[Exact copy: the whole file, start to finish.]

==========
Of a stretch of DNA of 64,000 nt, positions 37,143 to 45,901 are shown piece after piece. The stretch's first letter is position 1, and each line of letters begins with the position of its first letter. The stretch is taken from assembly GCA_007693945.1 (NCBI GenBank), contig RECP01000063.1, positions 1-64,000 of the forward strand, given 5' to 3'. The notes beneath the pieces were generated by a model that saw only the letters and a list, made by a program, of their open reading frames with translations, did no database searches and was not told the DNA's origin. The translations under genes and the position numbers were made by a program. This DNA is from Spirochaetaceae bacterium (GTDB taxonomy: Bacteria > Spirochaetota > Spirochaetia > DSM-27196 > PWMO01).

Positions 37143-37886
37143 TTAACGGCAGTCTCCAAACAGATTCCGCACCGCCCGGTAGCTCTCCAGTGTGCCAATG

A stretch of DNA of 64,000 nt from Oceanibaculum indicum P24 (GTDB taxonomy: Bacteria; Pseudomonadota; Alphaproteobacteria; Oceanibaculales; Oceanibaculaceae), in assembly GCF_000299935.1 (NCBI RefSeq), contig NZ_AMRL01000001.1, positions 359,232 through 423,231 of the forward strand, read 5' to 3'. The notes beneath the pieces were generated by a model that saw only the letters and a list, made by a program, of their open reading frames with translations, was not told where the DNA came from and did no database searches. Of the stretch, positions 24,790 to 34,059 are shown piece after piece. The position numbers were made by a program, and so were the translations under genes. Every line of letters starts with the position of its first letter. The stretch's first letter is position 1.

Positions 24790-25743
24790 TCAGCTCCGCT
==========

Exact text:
Of a stretch of DNA of 64,000 nt, positions 37,143 to 45,901 are shown piece after piece. The stretch's first letter is position 1, and each line of letters begins with the position of its first letter. The stretch is taken from assembly GCA_007693945.1 (NCBI GenBank), contig RECP01000063.1, positions 1-64,000 of the forward strand, given 5' to 3'. The notes beneath the pieces were generated by a model that saw only the letters and a list, made by a program, of their open reading frames with translations, did no database searches and was not told the DNA's origin. The translations under genes and the position numbers were made by a program. This DNA is from Spirochaetaceae bacterium (GTDB taxonomy: Bacteria > Spirochaetota > Spirochaetia > DSM-27196 > PWMO01).

Positions 37143-37886
37143 TTAACGGCAGTCTCCAAACAGATTCCGCACCGCCCGGTAGCTCTCCAGTGTGCCAATG

A stretch of DNA of 64,000 nt from Oceanibaculum indicum P24 (GTDB taxonomy: Bacteria; Pseudomonadota; Alphaproteobacteria; Oceanibaculales; Oceanibaculaceae), in assembly GCF_000299935.1 (NCBI RefSeq), contig NZ_AMRL01000001.1, positions 359,232 through 423,231 of the forward strand, read 5' to 3'. The notes beneath the pieces were generated by a model that saw only the letters and a list, made by a program, of their open reading frames with translations, was not told where the DNA came from and did no database searches. Of the stretch, positions 24,790 to 34,059 are shown piece after piece. The position numbers were made by a program, and so were the translations under genes. Every line of letters starts with the position of its first letter. The stretch's first letter is position 1.

Positions 24790-25743
24790 TCAGCTCCGCT